So it’s looking like the great U.S. melamine scare of 2008 has appropriately turned out to be a big nothing. If you missed it, the FDA reported small amounts of melamine in all three of the major formula manufacturers here in the U.S. And if you’ve really had your head in the sand, melamine is the stuff that Chinese milk suppliers were using to create the appearance that their milk was better than it was. The result was 50,000 babies with kidney stones and a few deaths.
So it was true that the FDA found trace amounts of melamine in U.S. formula but at levels that are barely detectable. To illustrate, this is the equivalent of one drop of melamine in 64 gallons of infant formula. Or 10,000 times of that seen in the China scandal. But there’s no scandal here. As it turns out the miniscule levels found here were the result of a solution used to clean manufacturing equipment. Not an excuse by any means but certainly an explanation that doesn’t suggest scandal or appreciable risk. This is a bigger PR problem than a medical problem.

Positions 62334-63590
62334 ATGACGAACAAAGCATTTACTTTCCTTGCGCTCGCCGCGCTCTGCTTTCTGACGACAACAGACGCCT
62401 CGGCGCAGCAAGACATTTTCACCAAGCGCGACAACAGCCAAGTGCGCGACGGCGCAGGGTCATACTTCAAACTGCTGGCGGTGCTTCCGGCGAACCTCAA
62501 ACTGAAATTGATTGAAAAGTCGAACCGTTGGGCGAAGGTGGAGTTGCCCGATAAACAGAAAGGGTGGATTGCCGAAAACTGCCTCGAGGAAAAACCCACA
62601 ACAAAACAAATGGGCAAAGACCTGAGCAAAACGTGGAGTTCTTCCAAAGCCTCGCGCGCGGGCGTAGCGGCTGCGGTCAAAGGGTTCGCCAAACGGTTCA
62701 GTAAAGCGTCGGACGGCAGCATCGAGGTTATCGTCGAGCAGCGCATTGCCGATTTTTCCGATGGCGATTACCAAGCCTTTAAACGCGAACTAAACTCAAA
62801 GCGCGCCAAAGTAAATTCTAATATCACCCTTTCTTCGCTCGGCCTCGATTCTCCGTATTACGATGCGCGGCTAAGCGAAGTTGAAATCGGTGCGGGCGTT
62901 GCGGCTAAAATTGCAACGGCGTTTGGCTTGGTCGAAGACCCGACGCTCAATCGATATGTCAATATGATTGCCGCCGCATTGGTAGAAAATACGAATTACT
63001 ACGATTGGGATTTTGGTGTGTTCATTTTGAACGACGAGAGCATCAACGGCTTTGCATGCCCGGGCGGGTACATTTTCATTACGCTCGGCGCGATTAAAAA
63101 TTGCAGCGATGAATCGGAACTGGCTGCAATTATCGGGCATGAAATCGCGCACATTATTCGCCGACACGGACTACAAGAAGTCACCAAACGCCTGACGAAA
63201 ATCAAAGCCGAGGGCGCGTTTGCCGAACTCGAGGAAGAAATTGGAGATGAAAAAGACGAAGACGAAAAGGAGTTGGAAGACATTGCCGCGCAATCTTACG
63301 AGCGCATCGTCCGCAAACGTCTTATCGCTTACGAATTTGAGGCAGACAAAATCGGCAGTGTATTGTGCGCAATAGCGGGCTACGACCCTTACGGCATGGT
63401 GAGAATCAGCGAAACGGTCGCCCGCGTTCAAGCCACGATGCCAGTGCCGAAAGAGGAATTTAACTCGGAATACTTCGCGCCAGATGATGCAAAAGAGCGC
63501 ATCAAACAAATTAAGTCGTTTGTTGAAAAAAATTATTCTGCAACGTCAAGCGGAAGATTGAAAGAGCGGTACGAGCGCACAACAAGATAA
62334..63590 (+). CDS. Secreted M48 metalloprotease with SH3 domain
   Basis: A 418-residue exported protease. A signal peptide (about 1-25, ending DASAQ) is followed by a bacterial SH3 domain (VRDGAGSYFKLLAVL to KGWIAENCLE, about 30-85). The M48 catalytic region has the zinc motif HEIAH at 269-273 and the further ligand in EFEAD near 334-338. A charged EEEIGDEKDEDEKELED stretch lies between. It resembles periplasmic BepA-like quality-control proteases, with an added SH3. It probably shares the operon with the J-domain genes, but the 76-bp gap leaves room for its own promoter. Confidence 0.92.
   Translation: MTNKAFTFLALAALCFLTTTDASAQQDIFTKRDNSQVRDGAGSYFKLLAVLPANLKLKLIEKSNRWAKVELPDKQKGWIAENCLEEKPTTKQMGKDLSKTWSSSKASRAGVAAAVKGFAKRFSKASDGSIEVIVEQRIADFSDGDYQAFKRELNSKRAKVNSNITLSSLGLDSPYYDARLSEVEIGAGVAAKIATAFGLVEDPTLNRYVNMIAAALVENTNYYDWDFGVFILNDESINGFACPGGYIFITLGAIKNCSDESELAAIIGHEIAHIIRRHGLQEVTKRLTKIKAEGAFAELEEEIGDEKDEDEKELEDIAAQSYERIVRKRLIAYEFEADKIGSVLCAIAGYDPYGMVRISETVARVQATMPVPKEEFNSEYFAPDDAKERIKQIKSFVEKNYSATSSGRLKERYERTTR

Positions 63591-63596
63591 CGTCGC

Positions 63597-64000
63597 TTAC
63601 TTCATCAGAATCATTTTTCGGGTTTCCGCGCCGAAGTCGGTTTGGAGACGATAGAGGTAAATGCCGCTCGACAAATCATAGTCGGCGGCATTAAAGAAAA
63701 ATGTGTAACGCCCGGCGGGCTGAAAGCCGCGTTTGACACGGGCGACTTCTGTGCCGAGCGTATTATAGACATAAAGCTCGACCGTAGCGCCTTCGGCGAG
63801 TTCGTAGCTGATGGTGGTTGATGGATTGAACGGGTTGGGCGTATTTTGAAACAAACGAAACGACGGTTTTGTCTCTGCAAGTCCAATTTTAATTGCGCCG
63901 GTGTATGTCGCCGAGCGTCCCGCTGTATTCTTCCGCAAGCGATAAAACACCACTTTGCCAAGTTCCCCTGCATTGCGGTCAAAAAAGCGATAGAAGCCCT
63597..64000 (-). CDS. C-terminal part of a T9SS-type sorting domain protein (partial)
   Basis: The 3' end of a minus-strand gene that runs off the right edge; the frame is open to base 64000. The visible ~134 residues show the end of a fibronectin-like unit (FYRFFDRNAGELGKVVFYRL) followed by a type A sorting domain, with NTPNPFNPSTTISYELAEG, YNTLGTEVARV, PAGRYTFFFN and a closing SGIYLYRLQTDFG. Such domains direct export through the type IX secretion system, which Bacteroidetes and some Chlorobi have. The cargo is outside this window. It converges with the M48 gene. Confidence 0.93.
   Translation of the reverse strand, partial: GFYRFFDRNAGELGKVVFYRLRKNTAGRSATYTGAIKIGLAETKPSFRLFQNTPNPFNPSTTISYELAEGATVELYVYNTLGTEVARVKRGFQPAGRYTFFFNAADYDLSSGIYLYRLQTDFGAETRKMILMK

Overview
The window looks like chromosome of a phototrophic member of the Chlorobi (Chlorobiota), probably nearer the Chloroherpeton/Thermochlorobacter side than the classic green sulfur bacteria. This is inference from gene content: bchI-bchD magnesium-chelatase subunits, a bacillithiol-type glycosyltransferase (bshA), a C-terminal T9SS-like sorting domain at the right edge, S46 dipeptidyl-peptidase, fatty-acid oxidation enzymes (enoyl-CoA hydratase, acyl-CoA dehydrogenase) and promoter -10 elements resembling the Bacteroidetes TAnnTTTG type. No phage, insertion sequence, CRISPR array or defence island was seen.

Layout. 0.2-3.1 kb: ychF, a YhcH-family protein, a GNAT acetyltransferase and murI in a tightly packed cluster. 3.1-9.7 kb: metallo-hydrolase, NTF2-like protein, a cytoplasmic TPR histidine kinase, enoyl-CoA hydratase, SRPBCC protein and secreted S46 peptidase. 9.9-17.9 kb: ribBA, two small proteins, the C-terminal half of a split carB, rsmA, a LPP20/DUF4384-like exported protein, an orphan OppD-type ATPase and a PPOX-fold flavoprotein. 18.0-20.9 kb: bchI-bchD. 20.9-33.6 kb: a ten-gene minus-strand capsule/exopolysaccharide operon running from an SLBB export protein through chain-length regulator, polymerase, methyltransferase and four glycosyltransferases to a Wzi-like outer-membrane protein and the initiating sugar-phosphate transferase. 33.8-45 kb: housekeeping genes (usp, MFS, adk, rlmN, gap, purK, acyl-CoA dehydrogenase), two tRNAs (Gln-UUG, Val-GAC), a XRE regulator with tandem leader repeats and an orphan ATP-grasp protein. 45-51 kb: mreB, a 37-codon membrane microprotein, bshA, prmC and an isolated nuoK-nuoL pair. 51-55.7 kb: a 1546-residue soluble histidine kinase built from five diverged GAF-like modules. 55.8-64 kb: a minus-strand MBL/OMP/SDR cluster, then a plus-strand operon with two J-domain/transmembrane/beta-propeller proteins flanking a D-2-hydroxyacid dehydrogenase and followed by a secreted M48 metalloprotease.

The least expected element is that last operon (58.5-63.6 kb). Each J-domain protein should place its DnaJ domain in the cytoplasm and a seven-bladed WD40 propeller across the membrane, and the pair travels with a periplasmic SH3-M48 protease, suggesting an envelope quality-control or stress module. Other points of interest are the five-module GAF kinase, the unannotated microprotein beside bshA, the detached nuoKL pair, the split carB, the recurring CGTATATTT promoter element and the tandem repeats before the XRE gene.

So should parents switch formulas? As an industry-wide finding this wouldn’t appear to make any sense. Sit tight and recognize that in the scheme of environmental exposures to lose sleep over, this ranks twenty or thirty on my list of parental worries.
Should I breast feed? Of course you should breast feed. But not everyone can breast feed and not everyone breastfeeds forever. I’m not able to find any studies on Pubmed that have evaluated melamine transmission in breast milk. Remember that when it comes to environmental substances, breast milk isn’t always the solution we wish it were. What mom gets baby often gets. Think bisphenol-A, unfortunately.
While the formula industry has been conspicuously silent on the issue, I haven’t. You can see me on Houston’s Fox News Channel here.